We have some clues that Adam and Eve passed down this lesson to their sons and daughters. The story of Cain and Abel reveal that sacrifices were offered to God even back then. Is God particular about how He is worshiped? He clearly accepted Abel’s offering with fire, because it was the offering of obedience, what God had ordered. Cain’s offering of his own fruits and crops obviously sprang from a proud heart and God did not accept them. In the same vein, our own righteousness will never win points with God. In fact, in this case, it led to the murder of a brother by a brother.

Discussion Question: Some Christians say that God did not actually create the sacrificial system, but simply used a pagan practice to reach His people where they were. How does Bible evidence counter that assumption? [Could not the pagans have adopted the practice as a means of “counterfeit worship”? Where else have we seen Satan operate this way?]

Monday: Types of Offerings

The outer court of the tabernacle included the altar of sacrifice and the laver. It constituted the first steps in our salvation, justification, forgiveness, and cleansing. It is important to understand that many types of offerings were acceptable to God. He lovingly gave His followers a “gift list”. Some of the gifts were voluntary, and others were obligatory. But they all were for the purpose of growing their relationship with God.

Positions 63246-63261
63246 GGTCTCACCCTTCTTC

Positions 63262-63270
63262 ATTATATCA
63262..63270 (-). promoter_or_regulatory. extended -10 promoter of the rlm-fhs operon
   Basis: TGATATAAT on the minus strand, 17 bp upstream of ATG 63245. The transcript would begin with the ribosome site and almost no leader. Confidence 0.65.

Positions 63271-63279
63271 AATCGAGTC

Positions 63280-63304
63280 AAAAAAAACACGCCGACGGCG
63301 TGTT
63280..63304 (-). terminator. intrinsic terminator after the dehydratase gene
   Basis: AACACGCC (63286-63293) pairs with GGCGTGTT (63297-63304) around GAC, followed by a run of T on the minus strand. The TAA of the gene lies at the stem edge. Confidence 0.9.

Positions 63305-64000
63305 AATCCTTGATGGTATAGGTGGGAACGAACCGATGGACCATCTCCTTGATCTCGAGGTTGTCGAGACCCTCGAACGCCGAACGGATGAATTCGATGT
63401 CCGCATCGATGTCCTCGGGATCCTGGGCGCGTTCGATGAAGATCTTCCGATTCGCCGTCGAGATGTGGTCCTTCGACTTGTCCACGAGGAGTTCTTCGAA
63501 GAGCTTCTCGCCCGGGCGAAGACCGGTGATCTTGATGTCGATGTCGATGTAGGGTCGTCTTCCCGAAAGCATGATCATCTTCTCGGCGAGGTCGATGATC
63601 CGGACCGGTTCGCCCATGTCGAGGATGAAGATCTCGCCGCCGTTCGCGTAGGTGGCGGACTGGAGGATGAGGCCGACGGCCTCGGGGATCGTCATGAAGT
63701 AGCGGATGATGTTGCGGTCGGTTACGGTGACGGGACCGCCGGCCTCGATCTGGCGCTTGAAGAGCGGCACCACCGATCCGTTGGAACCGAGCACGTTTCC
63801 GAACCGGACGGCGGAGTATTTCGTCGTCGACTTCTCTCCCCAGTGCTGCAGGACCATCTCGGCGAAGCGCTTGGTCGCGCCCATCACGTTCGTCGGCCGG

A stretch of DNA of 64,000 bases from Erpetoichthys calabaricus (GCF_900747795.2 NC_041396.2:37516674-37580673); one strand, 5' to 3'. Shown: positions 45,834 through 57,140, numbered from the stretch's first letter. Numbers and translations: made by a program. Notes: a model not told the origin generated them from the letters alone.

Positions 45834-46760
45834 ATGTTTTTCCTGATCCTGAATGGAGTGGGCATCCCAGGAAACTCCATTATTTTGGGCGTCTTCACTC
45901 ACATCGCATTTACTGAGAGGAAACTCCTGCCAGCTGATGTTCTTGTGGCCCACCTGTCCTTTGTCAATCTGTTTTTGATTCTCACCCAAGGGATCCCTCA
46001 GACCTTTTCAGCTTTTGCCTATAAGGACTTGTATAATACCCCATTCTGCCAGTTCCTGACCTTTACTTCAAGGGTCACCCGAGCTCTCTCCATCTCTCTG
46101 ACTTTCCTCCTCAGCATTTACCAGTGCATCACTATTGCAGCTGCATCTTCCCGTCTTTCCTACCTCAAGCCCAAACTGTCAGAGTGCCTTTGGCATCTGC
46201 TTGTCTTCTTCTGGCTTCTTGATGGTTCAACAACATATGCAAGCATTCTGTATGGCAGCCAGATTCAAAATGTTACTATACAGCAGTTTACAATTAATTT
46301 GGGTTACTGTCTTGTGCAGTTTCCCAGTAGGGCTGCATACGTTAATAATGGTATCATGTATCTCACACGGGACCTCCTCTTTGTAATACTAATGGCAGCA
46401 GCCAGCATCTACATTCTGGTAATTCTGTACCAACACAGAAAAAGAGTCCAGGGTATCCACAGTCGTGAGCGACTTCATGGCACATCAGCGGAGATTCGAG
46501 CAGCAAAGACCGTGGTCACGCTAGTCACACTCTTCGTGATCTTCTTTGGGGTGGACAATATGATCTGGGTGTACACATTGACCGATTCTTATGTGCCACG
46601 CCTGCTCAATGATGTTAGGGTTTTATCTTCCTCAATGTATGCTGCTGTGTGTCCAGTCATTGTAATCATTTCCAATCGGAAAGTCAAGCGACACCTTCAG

Animals weren’t the only thing offered; various grain and drink offerings were also given. The voluntary ones consisted of offerings of dedication and peace or well-being. As one felt blessed, they were encouraged to indicate their thankfulness to God by giving for the support of the ministry. The sacrifices that were necessary, however, were those that involved sin or trespasses, sometimes called the purification offering. And these usually involved an animal of some kind. Read about them all in Leviticus 1-5.

Discussion Question: Why were some offerings voluntary and others obligatory?

Tuesday: Sacrifice at Moriah


The story of Abraham almost sacrificing his son Isaac (Genesis 22) is a profound lesson about sacrifice and faith that many people never fully understand. While some would ask how Abraham could even think of doing such a horrific act, others focus on the God who would ask him to. We must look deeper than the facts of the story and uncover the lessons it taught.

What we have to remember about this story is the close relationship between Abraham and God at this point. Abraham had known the voice of God for years. Even from the time he was called out of the land of Ur, God had continuously spoken to him directly. So Abraham knew the voice was God’s, and his faith in His leading was strong enough for him to consider whatever God asked of him.